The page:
This PDF file contains the front matter associated with SPIE Proceedings Volume 9710, including the Title Page, Copyright information, Table of Contents, and Conference Committee listing.
A fibre-based full-range polarisation-sensitive optical coherence tomography system is developed to enable complete capture of the structural and birefringence properties of the anterior segment of the human eye in a single acquisition. The system uses a wavelength swept source centered at 1.3 μm, passively depth-encoded, orthogonal polarisation states in the illumination path and polarisation-diversity detection. Off-pivot galvanometer scanning is used to extend the imaging range and compensate for sensitivity drop-off. A Mueller matrix-based method is used to analyse data. We demonstrate the performance of the system and discuss issues relating to its optimisation.
The transmission of a spectrum-sliced WDM channel at 622 Mbit/s over 60 km of nondispersion-shifted fibre using an optical bandwidth of only 0.23 nm is reported. This is the highest single channel bit rate-length product (40Gbit/s-km) and smallest channel bandwidth reported to date for spectrum-sliced WDM systems. The bit error rate performance is theoretically predicted and experimentally confirmed and limits on the bit rate-length products of spectrum-sliced WDM channels using nondispersion-shifted fibre in the 1550nm window are given.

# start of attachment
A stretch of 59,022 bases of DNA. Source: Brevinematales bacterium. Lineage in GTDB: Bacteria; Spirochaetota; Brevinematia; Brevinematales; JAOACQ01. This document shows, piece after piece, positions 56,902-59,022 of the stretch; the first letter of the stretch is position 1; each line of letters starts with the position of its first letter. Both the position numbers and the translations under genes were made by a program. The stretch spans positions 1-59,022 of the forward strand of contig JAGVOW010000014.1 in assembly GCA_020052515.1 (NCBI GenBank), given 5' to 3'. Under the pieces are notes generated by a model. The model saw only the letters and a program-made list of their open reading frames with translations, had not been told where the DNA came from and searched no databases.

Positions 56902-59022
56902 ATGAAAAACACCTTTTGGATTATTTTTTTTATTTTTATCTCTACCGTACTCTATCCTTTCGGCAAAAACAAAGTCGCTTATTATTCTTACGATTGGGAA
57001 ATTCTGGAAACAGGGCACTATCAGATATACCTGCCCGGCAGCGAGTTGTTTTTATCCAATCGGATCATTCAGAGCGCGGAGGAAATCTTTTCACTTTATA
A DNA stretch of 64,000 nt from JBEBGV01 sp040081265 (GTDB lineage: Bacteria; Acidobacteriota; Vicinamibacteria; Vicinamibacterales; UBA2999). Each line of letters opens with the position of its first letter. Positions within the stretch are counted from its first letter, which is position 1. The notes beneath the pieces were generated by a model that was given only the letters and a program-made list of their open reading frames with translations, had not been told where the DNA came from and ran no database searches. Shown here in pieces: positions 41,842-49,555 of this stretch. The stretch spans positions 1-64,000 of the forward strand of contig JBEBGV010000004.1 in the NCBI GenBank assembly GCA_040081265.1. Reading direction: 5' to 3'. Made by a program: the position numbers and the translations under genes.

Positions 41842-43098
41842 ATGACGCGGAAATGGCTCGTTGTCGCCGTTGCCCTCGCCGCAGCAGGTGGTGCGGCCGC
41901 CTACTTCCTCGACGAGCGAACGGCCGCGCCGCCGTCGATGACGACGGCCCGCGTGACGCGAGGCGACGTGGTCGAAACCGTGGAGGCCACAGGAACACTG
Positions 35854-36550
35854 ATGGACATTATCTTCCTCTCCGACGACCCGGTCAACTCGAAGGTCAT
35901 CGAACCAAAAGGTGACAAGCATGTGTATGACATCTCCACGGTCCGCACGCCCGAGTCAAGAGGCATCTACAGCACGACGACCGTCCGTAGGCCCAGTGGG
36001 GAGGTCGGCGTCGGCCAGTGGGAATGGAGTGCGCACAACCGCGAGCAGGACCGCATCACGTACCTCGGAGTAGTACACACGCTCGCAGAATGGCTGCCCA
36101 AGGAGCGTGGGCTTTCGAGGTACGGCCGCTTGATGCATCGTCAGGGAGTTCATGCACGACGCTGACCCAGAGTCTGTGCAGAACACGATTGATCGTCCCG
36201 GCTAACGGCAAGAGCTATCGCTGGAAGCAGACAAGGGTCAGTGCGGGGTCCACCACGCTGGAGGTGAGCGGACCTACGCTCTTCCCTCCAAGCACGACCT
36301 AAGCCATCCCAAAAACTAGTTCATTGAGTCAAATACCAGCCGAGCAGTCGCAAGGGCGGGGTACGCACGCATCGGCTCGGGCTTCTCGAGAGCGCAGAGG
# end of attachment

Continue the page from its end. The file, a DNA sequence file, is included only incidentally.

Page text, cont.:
Elastography images can be difficult to interpret for an untrained observer. We introduce a new method of facilitating the interpretation of optical coherence elastography, by measuring mechanical heterogeneity, and mapping it onto an image.
Polarization-sensitive OCT (PS-OCT) has proven useful in determining the stress-induced birefringence of non-biological materials, but such utility in biological tissues subjected to stress has not been well studied yet. To study stress-induced birefringence of biological tissues, we use a swept-source PS-OCT system with passively depth-encoded, orthogonal polarization states in the illumination path and polarization-diversity detection and a Mueller formalism in post-processing. We present measurements of stress-induced changes in the birefringence of non-biological and biological samples that provide useful benchmarks in further assessing the utility of this approach.
A > 100mW source of broadband ASE with exceptionally flat spectral density and 22nm bandwidth is presented. The source is ideally suited for spectrum-sliced WDM systems. Data transmission at 622Mbit/s using a spectraily-sliced channel tuned over a 15nm range is demonstrated.